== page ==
SPOILER ALERT: Before you read this post, put on “Candle in the Wind’ and watch last night’s Mad Men.
“Your loyalty is starting to become a liability.” —Roger Sterling
Funny—so is Don’s disloyalty. But first, a word about Marilyn Monroe. In “Maidenform,” Pete Kinsey told us that all women saw themselves as either Jackie or Marilyn. The corollary was that 1962 (and then 1963) were not good years for either side of that dichotomy. You lived glamorously, self-medicated and died alone, or you hitched yourself to one man and were left vulnerable to disaster. It’s not entirely surprising that Joan would identify with Marilyn. A little more so that the elevator guy would.
Maybe Betty Draper is a little of both. There she is, alone and numbing herself with alcohol; there she is, suddenly husbandless with a young daughter and son. And yet Don, asking her to help paper over their troubles in front of the kids, makes it easier for her to keep him evicted by showing how easily he comes up with the lie: he’s working on an account in Philadelphia but will be home on weekends. This—more than any physical evidence she might find—only confirms what’s been going on for years. “Jesus. Did you just make that up?”
The fall of the aptly named Freddie Rumson, after pissing himself drunk in a meeting, was a nicely told short story that played off the other characters in several ways: Don’s aforementioned sense of loyalty, violated in the Mohawk Airlanes decision, Pete’s continued weaseliness and Peggy’s discomfort at advancing over Freddie’s drunken back. As Peggy points out, there’s a fine line between failure and colorful eccentricity, and that line consists of how other people agree to perceive you. Had Pete not squealed and pressed the issue, Freddie would be the same drunk he always was, but one with a colorful legend of having pissed himself, rather than an embarrassment who had to be cut loose.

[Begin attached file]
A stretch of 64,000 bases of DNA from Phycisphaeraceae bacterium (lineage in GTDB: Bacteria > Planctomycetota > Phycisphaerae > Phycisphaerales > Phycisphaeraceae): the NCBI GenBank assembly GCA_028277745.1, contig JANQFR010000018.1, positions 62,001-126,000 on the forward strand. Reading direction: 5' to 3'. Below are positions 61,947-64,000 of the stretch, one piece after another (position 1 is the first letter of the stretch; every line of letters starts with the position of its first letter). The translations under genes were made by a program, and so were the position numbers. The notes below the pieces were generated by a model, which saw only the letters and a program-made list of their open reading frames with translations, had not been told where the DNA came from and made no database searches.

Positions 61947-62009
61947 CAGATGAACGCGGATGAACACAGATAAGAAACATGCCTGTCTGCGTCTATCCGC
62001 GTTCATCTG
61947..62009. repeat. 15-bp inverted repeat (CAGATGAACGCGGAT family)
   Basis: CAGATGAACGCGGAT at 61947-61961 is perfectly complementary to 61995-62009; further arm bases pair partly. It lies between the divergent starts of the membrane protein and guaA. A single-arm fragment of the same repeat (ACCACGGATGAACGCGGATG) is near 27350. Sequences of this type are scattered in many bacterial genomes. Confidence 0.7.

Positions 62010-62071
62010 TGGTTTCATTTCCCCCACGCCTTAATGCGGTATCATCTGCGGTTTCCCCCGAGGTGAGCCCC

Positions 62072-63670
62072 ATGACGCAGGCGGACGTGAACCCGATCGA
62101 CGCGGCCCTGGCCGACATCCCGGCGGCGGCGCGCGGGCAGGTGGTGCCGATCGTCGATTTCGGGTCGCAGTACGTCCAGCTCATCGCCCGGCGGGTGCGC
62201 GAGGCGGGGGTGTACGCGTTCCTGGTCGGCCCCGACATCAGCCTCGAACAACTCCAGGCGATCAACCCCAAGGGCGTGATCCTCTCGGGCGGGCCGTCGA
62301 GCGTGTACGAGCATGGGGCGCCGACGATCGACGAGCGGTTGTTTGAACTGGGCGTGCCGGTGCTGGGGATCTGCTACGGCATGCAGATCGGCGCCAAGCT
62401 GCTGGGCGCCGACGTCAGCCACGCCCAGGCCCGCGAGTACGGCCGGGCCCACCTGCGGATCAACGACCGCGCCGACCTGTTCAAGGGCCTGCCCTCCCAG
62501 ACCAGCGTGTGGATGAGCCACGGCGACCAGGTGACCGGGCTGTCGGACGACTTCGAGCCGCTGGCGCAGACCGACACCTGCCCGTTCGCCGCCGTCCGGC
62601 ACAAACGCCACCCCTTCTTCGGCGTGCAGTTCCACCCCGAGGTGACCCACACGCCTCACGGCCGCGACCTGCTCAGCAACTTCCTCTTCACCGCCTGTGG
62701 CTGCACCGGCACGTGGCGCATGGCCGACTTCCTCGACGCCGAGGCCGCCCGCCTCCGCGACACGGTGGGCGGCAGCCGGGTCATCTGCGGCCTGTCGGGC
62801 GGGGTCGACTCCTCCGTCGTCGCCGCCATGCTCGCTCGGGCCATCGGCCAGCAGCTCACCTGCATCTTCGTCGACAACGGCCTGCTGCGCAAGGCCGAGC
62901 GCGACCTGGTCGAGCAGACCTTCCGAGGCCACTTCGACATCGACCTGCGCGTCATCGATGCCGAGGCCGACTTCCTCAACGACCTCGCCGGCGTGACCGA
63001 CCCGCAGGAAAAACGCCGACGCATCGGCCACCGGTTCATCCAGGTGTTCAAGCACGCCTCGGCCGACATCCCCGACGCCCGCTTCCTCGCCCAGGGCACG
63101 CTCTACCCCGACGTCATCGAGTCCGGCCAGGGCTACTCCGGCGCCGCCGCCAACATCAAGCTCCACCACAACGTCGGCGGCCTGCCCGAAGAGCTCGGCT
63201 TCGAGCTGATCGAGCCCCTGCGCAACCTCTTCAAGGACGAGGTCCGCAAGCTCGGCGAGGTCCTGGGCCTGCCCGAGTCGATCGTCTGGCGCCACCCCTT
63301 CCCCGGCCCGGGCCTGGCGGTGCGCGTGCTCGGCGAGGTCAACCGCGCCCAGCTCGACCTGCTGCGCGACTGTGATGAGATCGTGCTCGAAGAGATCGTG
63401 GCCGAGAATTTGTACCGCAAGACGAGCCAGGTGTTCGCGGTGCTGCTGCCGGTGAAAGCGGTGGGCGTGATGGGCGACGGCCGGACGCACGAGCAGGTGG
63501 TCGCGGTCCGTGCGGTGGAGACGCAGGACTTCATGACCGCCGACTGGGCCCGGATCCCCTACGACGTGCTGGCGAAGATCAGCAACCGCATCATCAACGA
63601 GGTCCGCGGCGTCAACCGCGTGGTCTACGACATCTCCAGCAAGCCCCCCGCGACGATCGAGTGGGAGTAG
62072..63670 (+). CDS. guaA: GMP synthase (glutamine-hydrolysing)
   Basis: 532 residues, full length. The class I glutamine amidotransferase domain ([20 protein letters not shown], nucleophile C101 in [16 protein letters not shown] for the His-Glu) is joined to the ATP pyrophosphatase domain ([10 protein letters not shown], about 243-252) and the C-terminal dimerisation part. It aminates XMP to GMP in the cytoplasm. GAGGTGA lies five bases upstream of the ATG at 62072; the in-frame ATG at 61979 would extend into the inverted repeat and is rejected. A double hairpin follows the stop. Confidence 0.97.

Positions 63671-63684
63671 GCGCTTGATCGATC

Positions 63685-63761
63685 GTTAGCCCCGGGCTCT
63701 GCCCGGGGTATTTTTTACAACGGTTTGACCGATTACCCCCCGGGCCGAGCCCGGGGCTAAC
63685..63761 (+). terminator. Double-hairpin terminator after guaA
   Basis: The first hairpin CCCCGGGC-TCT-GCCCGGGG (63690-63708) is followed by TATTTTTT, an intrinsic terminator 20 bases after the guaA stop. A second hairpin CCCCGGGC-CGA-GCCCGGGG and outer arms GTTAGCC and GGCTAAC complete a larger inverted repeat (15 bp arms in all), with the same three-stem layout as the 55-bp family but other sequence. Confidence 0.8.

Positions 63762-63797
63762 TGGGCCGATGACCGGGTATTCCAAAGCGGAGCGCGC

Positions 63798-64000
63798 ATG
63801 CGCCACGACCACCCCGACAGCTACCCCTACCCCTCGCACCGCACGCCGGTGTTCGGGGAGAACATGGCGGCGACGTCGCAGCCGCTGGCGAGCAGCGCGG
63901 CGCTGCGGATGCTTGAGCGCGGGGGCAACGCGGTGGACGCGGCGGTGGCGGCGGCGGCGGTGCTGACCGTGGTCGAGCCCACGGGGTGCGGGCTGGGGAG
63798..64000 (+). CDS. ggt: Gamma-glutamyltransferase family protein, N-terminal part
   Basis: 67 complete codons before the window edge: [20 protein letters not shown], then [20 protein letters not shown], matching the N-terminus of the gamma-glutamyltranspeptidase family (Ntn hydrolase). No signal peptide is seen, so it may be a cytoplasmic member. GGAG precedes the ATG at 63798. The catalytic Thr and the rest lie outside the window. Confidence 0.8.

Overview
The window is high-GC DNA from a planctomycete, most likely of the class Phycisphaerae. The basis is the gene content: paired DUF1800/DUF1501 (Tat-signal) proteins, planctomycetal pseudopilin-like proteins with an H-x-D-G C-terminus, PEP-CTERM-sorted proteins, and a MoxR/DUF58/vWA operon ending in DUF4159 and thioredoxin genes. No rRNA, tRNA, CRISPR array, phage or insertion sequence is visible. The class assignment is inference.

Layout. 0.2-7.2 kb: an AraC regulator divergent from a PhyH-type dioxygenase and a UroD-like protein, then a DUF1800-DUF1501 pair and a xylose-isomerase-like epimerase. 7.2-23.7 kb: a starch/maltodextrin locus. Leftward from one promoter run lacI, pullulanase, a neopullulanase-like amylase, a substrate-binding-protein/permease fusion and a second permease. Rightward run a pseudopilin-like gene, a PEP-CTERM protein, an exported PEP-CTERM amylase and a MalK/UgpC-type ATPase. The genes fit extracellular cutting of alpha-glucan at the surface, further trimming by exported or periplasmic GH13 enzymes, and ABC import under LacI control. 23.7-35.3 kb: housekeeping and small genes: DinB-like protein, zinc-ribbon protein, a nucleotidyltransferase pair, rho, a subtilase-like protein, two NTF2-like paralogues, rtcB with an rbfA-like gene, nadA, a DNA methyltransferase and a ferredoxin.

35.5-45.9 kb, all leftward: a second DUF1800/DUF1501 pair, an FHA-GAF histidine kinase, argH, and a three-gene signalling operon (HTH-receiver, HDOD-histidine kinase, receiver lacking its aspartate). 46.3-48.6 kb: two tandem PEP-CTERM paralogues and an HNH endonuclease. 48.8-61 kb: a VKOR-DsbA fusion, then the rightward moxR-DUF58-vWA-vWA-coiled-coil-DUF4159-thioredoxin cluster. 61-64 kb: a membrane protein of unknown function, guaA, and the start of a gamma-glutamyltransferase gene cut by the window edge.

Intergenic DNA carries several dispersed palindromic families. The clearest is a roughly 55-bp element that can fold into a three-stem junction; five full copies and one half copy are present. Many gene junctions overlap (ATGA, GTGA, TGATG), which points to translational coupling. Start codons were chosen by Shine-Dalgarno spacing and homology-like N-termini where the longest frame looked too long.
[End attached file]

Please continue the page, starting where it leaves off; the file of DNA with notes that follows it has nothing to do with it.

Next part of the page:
But Freddie—dropping his brave face with Don alone, asking what will happen to him—particularly stands out as an example to Don of how little stands between a man and ruin. All you need to do is lose the thing that defines you. For Don, that’s Betty and his family. He doesn’t just need them in the way that all cheating husbands do. He needs them because they are an essentially part of the construct that makes him Don Draper. Without them, the edifice is likely to crumble; he risks letting himself go. He encounters Jimmy in the speakeasy (where heavyweight champ Floyd Patterson is) and coldcocks him, a loss of control that Don magnifies with an even greater loss of control: telling Sterling that it was “a real Archibald Whitman maneuver.”
“Who was that?”
“Some old drunk I used to know.”
It’s a dangerous, and telling, slip in a couple ways. Maybe in Freddie, Don sees his dad, and thus a possible future self. But moreover, separated now from his family, Don finds himself doing exactly the thing he explicitly avoided when Betty wanted him to take a firmer hand with his son: becoming his father. Strip away the family, the tableau of the good father and the pretend-good husband, and what do you have? Dick Whitman.
And with Don potentially losing his carefully constructed persona, you get the sense that the wheels could come off everything, as when he discovers that Sterling his leaving his own wife—for Don’s secretary. Self-destructiveness is everywhere in this episode of Mad Men: Marilyn, Betty, Freddie, Don, Roger. Apparently, it’s contagious.